Alibaba Group Holding Ltd. and Tencent Holdings Ltd. have joined a $300 million financing for Baichuan, one of scores of Chinese AI startups hoping to capitalize on a surge of interest in developing ChatGPT-like services.
(Bloomberg) — Alibaba Group Holding Ltd. and Tencent Holdings Ltd. have joined a $300 million financing for Baichuan, one of scores of Chinese AI startups hoping to capitalize on a surge of interest in developing ChatGPT-like services.
Smartphone maker Xiaomi Corp. also participated in the early funding round for Baichuan, started in April by the founder of search engine Sogou and already a unicorn valued at more than $1 billion. Xiaomi co-founder Lei Jun’s Shunwei Capital also took part, according to a person familiar with the deal. The company now employs more than 170 people including engineers drawn from the ranks of Google, Huawei Technologies Co. and Tencent, the company said in a statement.
Baichuan is one of the more prominent startups developing generative AI in China, hoping to compete with the likes of Microsoft Corp. and OpenAI. The country’s tech firms are pouring billions into training and developing AI services, mirroring a wave of activity now convulsing Silicon Valley. On Tuesday, Baidu Inc.’s billionaire founder Robin Li declared his company’s large language model has caught up with OpenAI’s GPT-4, claiming the lead in the nationwide race.
Read more: Baidu Says Its AI as Good as ChatGPT in Big Claim for China
Baichuan was among the first batch of Chinese firms to win Beijing’s approval for public rollout. It has since released four open-source large language models and is working on two proprietary platforms, it said in the statement. Two of its open-source models have been downloaded 6 million times, the startup added.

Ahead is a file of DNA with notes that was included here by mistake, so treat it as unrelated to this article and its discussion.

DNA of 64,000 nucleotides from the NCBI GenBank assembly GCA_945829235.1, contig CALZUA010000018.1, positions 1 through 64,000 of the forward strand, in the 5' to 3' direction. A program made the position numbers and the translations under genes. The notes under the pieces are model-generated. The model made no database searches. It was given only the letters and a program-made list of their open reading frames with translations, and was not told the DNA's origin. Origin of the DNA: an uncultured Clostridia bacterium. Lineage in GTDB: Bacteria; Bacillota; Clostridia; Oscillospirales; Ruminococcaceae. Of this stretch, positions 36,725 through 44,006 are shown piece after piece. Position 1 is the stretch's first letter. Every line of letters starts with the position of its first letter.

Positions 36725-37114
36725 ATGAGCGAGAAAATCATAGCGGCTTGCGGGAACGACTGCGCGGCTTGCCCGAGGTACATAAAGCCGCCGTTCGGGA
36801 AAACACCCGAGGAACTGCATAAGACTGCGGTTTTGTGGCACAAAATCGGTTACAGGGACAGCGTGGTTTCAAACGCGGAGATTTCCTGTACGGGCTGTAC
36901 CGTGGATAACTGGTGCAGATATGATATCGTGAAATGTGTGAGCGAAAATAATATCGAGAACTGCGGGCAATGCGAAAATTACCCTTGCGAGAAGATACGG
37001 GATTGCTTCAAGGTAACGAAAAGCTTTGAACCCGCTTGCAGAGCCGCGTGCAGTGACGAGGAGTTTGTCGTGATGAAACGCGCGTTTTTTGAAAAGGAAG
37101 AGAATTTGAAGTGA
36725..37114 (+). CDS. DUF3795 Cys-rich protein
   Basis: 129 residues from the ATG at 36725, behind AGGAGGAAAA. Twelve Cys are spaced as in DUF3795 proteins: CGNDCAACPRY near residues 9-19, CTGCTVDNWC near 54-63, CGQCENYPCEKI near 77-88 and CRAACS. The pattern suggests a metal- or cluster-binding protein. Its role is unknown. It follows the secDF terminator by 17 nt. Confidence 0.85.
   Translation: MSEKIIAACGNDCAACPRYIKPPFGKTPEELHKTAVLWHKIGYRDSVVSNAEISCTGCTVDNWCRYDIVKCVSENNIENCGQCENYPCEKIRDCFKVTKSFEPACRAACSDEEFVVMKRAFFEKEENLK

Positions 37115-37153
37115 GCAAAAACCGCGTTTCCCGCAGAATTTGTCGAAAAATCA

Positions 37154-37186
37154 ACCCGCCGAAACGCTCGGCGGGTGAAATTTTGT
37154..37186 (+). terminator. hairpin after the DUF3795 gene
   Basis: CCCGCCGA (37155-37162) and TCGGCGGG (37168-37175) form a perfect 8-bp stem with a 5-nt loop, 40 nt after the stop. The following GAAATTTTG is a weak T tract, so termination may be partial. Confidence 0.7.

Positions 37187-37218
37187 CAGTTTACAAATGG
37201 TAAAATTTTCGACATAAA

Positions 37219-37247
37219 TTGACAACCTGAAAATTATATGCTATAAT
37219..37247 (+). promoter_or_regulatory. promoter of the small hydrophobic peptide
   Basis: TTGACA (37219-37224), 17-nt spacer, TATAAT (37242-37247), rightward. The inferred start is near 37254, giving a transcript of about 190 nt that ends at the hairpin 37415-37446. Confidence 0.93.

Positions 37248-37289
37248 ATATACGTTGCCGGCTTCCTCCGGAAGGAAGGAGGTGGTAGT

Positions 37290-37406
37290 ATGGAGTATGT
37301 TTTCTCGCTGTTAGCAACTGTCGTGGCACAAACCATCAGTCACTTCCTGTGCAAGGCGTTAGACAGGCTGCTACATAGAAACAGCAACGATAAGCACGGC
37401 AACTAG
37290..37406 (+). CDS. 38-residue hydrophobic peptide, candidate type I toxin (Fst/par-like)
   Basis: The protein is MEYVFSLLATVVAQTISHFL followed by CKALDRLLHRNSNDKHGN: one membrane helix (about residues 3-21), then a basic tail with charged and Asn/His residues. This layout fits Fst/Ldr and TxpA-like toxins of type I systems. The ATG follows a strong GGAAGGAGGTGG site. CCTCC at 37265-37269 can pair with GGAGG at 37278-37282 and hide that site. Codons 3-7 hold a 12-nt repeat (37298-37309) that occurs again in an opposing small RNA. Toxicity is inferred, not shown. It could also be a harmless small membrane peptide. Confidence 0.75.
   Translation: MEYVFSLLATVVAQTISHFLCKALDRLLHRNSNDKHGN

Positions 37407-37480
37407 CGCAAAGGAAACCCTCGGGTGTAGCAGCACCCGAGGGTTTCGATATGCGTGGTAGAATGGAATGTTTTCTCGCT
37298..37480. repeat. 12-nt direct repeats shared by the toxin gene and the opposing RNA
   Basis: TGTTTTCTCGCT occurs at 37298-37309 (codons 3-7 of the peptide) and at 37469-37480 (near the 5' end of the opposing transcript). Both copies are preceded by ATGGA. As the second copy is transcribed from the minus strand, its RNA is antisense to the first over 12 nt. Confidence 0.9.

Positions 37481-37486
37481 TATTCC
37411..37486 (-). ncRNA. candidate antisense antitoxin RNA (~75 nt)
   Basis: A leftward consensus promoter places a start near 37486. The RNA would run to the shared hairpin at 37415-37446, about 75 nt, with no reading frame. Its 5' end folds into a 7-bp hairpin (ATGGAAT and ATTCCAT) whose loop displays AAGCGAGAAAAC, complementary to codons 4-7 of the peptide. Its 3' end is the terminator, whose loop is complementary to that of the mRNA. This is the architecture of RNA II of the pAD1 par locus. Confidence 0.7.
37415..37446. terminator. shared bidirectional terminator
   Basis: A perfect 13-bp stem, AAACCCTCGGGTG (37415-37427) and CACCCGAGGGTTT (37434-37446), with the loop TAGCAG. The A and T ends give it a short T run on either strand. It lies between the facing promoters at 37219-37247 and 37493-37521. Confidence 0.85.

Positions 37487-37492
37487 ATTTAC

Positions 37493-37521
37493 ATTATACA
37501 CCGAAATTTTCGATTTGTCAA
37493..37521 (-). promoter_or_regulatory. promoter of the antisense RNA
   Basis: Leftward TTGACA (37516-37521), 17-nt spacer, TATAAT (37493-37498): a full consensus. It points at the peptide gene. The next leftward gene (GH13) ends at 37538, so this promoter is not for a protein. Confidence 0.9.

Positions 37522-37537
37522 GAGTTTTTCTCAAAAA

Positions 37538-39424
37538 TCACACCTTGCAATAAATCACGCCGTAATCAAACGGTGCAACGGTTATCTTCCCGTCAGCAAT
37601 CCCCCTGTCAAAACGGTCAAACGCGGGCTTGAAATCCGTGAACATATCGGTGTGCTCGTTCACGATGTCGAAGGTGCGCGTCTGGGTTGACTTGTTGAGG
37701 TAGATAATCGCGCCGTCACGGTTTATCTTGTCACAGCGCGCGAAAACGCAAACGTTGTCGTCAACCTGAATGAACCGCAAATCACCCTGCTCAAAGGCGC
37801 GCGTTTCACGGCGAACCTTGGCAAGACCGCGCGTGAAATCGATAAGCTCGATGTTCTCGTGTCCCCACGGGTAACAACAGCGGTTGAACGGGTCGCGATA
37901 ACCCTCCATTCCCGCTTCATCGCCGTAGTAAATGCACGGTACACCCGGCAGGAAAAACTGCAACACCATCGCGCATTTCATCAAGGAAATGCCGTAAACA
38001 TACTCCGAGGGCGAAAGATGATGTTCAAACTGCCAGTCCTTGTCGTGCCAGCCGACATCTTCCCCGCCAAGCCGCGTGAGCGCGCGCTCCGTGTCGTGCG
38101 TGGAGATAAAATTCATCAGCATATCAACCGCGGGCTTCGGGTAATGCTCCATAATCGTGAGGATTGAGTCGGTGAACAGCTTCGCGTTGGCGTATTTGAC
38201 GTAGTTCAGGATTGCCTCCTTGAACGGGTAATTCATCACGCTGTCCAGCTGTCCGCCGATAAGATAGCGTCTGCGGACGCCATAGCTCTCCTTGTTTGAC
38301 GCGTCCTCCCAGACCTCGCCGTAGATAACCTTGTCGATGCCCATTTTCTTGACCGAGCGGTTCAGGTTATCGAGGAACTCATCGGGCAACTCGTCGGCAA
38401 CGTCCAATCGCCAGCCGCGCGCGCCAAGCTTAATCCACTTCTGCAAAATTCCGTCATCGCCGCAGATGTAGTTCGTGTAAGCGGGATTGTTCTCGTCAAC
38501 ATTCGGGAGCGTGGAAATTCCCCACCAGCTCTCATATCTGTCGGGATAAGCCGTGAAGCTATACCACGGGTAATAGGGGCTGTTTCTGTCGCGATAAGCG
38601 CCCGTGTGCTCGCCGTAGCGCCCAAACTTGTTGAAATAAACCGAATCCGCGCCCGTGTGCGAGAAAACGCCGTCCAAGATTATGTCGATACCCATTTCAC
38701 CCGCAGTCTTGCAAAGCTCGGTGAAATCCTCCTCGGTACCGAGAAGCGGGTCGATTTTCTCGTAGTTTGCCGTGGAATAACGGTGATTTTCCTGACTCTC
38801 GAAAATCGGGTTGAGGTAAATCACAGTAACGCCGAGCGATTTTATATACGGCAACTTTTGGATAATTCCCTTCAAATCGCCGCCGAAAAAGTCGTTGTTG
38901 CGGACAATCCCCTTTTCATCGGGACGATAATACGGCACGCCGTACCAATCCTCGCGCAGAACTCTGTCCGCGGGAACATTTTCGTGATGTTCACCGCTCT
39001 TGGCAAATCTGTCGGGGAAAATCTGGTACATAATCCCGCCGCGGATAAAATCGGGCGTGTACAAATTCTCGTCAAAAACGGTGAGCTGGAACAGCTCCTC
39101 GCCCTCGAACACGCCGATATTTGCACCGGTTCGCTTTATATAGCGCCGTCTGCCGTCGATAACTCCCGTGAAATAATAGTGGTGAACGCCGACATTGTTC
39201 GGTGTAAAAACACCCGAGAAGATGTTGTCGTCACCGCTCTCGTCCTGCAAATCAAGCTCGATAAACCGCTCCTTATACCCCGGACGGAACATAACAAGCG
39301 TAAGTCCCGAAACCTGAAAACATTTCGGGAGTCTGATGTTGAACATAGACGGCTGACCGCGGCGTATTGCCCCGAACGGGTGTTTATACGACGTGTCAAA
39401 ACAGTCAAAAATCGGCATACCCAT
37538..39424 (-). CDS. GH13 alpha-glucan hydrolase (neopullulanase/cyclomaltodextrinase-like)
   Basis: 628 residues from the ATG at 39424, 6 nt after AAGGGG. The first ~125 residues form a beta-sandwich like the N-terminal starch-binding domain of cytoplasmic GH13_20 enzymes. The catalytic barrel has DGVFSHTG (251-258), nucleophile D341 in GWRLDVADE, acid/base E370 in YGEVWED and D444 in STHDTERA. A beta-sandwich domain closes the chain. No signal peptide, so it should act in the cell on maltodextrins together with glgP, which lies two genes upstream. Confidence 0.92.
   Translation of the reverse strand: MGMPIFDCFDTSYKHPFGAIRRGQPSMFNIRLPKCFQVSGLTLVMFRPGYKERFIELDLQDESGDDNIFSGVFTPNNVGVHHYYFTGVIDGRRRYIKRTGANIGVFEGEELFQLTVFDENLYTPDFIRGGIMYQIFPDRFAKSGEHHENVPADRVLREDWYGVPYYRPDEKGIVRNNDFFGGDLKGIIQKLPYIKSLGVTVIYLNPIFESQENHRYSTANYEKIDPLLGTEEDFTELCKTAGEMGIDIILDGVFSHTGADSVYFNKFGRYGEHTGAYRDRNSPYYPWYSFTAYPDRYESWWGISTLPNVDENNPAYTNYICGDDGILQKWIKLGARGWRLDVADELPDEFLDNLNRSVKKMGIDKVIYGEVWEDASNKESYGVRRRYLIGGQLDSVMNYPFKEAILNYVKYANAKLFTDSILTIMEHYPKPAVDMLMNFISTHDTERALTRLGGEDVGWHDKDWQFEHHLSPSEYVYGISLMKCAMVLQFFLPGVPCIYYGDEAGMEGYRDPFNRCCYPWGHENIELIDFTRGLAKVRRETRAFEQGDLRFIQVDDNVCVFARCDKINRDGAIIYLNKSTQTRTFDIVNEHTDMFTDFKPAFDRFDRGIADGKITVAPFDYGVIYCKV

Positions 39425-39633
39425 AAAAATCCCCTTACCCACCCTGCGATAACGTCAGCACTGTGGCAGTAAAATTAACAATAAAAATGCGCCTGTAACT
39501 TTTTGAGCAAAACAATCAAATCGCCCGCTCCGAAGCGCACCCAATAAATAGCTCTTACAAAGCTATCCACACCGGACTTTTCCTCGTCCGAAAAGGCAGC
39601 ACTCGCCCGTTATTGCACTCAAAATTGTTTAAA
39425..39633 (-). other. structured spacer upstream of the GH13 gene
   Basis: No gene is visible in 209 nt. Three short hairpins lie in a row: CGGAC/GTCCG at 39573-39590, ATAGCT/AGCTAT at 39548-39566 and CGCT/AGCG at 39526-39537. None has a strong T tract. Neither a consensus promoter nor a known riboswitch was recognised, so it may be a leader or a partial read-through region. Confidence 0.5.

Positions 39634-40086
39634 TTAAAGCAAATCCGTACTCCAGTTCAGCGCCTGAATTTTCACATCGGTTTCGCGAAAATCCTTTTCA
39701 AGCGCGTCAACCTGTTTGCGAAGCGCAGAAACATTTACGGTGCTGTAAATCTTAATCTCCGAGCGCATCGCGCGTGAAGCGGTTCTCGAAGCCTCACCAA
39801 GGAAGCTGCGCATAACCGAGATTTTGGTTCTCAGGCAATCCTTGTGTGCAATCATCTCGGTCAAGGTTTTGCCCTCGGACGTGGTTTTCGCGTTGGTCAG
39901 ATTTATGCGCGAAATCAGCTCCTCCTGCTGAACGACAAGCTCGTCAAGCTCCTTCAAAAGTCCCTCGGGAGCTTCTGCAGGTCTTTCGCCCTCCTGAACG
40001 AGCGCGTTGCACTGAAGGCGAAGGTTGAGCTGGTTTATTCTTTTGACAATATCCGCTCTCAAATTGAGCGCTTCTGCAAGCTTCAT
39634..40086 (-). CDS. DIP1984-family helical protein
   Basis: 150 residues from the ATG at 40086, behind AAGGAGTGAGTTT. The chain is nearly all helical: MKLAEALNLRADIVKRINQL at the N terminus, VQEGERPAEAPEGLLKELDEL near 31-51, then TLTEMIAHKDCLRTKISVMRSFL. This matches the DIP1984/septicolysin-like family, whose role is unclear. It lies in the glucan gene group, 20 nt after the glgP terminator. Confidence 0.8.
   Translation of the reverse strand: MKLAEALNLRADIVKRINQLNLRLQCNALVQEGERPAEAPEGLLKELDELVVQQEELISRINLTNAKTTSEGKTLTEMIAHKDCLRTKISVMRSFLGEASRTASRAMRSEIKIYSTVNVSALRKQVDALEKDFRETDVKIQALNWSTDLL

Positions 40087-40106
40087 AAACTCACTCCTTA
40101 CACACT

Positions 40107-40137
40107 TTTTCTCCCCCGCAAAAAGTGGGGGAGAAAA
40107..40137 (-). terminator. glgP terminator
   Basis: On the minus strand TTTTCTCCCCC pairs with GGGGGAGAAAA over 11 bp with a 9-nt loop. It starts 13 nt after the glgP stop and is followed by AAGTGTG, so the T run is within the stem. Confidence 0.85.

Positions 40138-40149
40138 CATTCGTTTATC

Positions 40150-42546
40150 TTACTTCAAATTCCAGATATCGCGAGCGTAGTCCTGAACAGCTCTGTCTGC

Wang Xiaochuan, who named his startup after the Chinese phrase for “a hundred rivers,” told Bloomberg News this year that China may need years to catch up with the US.
The US-Chinese competition in AI has broader implications beyond dominance of technology. It’s expected to transform a plethora of industries from transport to media and finance, potentially powering a phase of economic growth. The technology also has government and military applications that could affect an already tense Washington-Beijing relationship.
That competition is clouded by US sanctions on Chinese access to the most advanced chips used to train and run AI models. Washington is tightening curbs on shipments of AI chips to the country, stoking that uncertainty.
Read more: Billionaires and Bureaucrats Mobilize China for AI Race With US
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